Modern health care is the epitome of expertise-driven work and health care workers draw on their experience every day to solve problems.
The health care industry faces enormous risk as its workers retire and this expertise departs. While workforce development initiatives such as those suggested in this 2001 AHA-sponsored report are underway, in some critical fields such as perioperative nursing, the pipeline for staff nurses and leaders remains a concern. Moreover, hiring alone won't solve the problem of expertise loss.
Still, many health care organizations take a passive stance toward managing expertise. Training events focus on how to manage tasks and information systems while seasoned experts walk out the door. Experienced personnel sometimes provide on-the-job guidance to juniors, but such exchanges rarely tap into genuine expertise.
Other industries that count on expertise for critical operations have taken an active stance toward managing expertise. The military, which self-imposes turnover, has a long history of studying expertise — much of what we know about how personnel develop expertise has come from naturalistic study in military contexts. The utilities industry, which faces mass retirement of its most experienced engineers and technicians, has developed approaches, tools and organizational designs that help to identify genuine expertise, enable experts to articulate what they know, and accelerate the achievement of expertise in others — in other words, expertise management.
Identify the Experts
The first step in managing expertise is to identify the expertise that requires active management. To characterize its risk, the Tennessee Valley Authority developed a knowledge loss risk assessment that provides a quantified look at attrition risks based on how critical a position is.
Organizations also can identify their "franchise experts" — personnel who possess all of the characteristics typically attributed to experts, but who also exhibit several other atypical features of performance. Franchise experts recognize that to achieve the mission, work needs to be done at the edge of the familiar. They recognize the uncommon or irregular. They know how and when to improvise, particularly when situations go beyond the typical.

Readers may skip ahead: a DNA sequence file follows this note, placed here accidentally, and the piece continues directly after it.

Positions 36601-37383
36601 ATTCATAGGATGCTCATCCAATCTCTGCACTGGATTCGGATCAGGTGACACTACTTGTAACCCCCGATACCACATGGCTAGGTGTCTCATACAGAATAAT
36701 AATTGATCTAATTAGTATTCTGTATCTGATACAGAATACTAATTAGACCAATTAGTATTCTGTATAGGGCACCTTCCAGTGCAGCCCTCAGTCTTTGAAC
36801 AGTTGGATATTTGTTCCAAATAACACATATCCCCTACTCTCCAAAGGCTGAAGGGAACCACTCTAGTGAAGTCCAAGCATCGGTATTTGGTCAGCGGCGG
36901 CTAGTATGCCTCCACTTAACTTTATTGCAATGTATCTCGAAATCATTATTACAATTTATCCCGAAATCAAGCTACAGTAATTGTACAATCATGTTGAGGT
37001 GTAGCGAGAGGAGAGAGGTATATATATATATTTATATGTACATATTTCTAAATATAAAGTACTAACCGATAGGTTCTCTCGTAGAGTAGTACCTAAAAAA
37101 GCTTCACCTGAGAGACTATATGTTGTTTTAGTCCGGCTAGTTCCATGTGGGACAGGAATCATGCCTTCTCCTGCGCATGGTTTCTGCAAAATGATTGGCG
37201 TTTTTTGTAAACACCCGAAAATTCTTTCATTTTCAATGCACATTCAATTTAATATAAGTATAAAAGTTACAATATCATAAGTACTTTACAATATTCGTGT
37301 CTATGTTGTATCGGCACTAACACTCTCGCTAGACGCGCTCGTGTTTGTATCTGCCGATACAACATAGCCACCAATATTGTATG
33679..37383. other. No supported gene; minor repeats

Franchise experts anticipate not only consequences throughout a system, but also the collateral consequences to other systems. They demonstrate a willingness to improvise, and are often called on to be an ad hoc solution provider. They develop and use memory artifacts that are unique organizing schemes and reinforce the structure of their knowledge.
Franchise experts also are learning continuously. They are students of their craft and practice it with zeal. While others may wish to forget about their last fault, franchise experts think about their past mistakes, which both gall and intrigue them. Unlike the expert who may become engrossed in the problem at hand, franchise experts have the ability to consider the perspectives of others involved in the situation.
For colleagues who rely on franchise experts, their absence can be a traumatic event. They have the admiration of their peers and subordinates and develop a knack for employing their special position in advancing the mission. While they may find themselves in management roles, they are not always comfortable there. They expect to be compensated, but typical compensation packages are not the only, or even the most important, carrots they seek.
Franchise experts, much like franchise players on professional sports teams, should be considered targets for special attention of the next stage — articulation.
Articulate the Expertise